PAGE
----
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Opinion of the Court.
property sold to satisfy it. The court dismissed both bills, the latter on the ground that the former having been dismissed on its merits, the latter could not be maintained, because the parties litigating were both citizens of the same State. This last ruling was reversed by this court, Mr. Justice Nelson, deliver. ing the opinion, saying: "We think that the court erred in dismissing the cross-bill. It was filed for the purpose of enforcing the judgment, which was in the Circuit Court, and could be filed in no other court, and was but ancillary to and dependent upon the original suit — an appropriate proceeding for the purpose of obtaiņing satisfaction.” In that case the original bill was to set aside a judgment — here, to restrain an execution sale under a judgment; but this difference does not affect the principle. Where in a court of equity an apparent legal burden on property is challenged, the court has jurisdiction of a cross-bill to enforce by its own procedure such burden. The court which denies legal remedies may enforce equitable remedies for the same debt; and an application for the latter is not foreign to a bill for the former.
Again, it is objected that an amendment to the cross-bill was allowed at the hearing, which changed the nature of the issues, and was therefore improper. This is the most serious question in the case. The amendment conformed the crossbill to the proofs, and was in accord with the view of the law applicable to the facts, as indicated by the circuit judge, and as already approved by us in the fore part of this opinion; but it did work a' change in the ground upon which relief was sought. The cross-bill, as originally framed, relied upon the fact that by redemption from the foreclosure sale by the mortgagor, the lien of the foreclosure decree was wholly removed, leaving the Tabor judgment as a first lien upon the property ; that, by the redemption from the sale under the Tabor judgment, the bank became possessed of that lien; and that, holding that lien and its own judgment lien, it was entitled to enforce those liens in equity if not by execution at law. The misappropriation of a part of the proceeds of the $3,000,000 of bonds by the Milwaukee Company was not distinctively or separately alleged or counted on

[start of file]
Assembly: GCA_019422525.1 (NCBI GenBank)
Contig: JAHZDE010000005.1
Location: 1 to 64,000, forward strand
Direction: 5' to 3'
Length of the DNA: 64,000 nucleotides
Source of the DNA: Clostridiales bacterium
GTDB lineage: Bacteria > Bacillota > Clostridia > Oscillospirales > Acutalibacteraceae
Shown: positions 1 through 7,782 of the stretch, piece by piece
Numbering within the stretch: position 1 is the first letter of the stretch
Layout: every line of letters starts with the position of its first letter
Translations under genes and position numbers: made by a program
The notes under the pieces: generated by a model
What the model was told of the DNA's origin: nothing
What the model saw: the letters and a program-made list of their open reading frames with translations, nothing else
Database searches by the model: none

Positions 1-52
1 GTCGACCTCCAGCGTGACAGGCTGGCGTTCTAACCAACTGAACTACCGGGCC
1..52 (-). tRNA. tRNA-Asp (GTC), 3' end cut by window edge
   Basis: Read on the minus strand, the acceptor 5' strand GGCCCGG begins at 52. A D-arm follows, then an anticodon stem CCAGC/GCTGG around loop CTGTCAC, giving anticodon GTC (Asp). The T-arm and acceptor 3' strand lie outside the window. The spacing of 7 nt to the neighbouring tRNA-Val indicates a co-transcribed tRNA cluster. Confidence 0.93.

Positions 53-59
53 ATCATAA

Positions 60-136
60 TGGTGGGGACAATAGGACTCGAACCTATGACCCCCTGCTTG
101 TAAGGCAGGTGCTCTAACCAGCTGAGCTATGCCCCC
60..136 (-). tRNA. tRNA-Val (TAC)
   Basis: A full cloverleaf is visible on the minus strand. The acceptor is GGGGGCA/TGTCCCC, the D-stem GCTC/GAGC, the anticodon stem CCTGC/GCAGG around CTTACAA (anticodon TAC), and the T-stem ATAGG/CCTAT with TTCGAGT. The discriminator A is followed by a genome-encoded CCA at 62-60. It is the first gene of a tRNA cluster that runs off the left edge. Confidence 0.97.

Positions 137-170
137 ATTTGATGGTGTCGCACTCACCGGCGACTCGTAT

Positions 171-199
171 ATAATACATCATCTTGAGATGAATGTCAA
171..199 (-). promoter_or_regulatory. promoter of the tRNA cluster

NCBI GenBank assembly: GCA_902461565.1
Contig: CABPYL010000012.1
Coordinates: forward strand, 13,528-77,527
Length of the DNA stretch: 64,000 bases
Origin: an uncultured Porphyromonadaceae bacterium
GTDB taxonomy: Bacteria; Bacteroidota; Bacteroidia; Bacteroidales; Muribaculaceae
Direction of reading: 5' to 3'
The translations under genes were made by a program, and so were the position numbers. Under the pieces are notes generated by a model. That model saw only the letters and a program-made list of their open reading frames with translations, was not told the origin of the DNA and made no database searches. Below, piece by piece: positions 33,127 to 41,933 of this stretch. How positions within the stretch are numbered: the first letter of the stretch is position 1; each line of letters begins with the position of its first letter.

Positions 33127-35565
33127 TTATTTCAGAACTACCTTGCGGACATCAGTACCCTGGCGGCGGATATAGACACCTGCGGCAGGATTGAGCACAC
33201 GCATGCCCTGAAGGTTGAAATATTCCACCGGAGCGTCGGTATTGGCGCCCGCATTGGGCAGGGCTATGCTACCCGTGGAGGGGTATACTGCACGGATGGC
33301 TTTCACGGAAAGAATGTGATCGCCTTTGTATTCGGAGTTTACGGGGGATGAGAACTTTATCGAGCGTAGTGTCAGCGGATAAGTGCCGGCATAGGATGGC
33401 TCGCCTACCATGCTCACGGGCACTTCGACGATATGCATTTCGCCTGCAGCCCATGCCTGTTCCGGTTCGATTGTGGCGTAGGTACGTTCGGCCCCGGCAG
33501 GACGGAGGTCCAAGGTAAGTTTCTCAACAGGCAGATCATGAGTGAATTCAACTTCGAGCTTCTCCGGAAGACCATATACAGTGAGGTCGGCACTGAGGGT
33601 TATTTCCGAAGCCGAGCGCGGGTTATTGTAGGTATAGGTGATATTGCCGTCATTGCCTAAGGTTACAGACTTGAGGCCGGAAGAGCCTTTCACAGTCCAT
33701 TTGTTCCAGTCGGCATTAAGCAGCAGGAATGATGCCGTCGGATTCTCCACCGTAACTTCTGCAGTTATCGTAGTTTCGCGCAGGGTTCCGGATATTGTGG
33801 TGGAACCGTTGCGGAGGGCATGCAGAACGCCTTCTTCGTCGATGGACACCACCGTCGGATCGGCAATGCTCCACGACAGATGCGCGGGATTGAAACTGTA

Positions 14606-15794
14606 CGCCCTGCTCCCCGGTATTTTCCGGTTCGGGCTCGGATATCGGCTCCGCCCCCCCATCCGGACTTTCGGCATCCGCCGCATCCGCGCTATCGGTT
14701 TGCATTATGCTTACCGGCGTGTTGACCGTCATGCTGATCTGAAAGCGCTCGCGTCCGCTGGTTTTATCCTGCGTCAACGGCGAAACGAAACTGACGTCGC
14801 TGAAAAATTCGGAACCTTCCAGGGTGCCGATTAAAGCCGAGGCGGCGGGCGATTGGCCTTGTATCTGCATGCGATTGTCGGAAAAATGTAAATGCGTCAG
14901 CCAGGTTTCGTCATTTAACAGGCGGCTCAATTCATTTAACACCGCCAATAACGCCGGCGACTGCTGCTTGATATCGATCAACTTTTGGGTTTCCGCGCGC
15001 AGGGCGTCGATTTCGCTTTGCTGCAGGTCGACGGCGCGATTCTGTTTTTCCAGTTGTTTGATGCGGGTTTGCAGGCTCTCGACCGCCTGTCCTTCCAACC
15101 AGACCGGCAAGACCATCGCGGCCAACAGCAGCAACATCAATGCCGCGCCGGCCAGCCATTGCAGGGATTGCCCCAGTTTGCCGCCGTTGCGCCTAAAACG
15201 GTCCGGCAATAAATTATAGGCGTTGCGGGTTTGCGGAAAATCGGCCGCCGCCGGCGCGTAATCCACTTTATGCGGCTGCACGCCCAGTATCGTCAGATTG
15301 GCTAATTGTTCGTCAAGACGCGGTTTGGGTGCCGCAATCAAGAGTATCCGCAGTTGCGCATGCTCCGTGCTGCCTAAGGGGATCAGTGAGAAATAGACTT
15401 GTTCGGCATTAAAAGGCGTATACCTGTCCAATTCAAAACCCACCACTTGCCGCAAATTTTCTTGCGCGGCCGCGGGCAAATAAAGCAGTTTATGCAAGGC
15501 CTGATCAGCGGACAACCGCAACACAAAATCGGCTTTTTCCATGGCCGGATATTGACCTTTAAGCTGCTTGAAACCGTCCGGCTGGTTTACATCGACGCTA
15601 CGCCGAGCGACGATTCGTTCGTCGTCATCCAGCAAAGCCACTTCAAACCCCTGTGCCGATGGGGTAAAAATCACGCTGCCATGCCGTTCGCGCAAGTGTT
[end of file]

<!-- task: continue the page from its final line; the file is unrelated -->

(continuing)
Opinion of the Court.
as the basis of relief. The amendment introduced this matter into the cross-bill; but the fact was distinctly stated in the original bill filed by the railroad companies, for it alleged “that said lessee, with the means provided by the execution of said last-named trust deed and bonds, and the proceeds of the sale thereof, by and with the consent of your orator, the Chicago and Pacific Railroad Company, has completed the construction of the entire road authorized by its charter, from the city of Chicago to the Mississippi River, and has also constructed a' bridge across the Mississippi River at or near Savanna." And proof of this was given by the railroad companies in their evidence. The fact was thus developed by the railroad companies, both by their bill and their proofs, and the amendment to the cross-bill was simply to enable the cross-complainant to avail itself of what had been alleged and proved by the original complainants. So, although thereby was presented a new and independent basis of relief, we think it must be held that there was no error in permitting the cross-complainant to avail itself of the fact thus furnished by its adversaries.
It is also objected that after this amendment, thus introducing new issues, the defendants to the cross-bill asked leave to file an answer thereto, which was denied; but the answer which was tendered contained no defence to the matter thus presented. It averred in substance that the Milwaukee Company had expended upon the road of the Pacific Company more than the entire proceeds of the $3,000,000 of bonds, to wit, about $4,000,000; but it contained no denial of the fact that it had used, as alleged, a part of the proceeds of the . bonds in the construction of the bridge across the Mississippi River; in other words, it sought to excuse its misappropriation of a part of the proceeds of those securities by the fact that it had afterwards spent a large amount of its own money in improving the property of the Pacific Company, But that did not excuse the misappropriation, or release it from liability therefor. The misappropriation gave to the bank, at the time at which it was made, the right to pursue the misappropriated proceeds into the hands of the Milwaukee
Opinion of the Court.
Company. That right the Milwaukee Company could not thereafter defeat by spending money on the property of the Pacific Company; and it was unnecessary to enter into any inquiry as to the reasons for this subsequent expenditure, or as to how far the necessities of its own business on the through line from Chicago to Omaha compelled further improvements , on that portion of the line east of the Mississippi River.